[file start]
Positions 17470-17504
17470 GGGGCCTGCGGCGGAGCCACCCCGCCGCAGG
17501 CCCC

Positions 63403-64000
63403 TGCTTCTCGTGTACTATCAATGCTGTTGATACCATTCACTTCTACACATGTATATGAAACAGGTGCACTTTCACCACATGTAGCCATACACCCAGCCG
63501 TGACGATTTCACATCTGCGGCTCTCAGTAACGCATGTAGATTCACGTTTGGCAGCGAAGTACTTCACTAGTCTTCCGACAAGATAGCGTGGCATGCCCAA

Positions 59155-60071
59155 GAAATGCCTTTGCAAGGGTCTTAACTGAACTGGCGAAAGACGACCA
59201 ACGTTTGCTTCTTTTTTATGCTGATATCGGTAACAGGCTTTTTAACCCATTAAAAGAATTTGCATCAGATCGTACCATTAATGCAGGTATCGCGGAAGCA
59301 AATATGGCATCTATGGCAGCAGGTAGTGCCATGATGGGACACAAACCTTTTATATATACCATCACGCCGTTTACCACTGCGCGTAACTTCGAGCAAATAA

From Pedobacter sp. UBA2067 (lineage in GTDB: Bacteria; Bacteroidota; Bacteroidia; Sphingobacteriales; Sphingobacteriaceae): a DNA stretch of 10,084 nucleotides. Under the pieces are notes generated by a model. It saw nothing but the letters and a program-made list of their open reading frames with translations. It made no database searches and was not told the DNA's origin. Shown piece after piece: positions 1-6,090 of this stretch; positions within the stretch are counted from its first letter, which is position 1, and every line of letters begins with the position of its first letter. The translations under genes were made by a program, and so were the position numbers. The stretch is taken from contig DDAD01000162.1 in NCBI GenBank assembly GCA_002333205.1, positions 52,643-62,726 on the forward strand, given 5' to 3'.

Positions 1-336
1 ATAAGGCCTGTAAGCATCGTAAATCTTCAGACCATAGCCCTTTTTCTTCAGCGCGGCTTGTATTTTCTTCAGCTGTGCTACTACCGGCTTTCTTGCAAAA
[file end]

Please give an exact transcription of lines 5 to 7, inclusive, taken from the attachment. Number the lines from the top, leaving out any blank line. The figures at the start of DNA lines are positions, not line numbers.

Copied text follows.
63403 TGCTTCTCGTGTACTATCAATGCTGTTGATACCATTCACTTCTACACATGTATATGAAACAGGTGCACTTTCACCACATGTAGCCATACACCCAGCCG
63501 TGACGATTTCACATCTGCGGCTCTCAGTAACGCATGTAGATTCACGTTTGGCAGCGAAGTACTTCACTAGTCTTCCGACAAGATAGCGTGGCATGCCCAA

Positions 59155-60071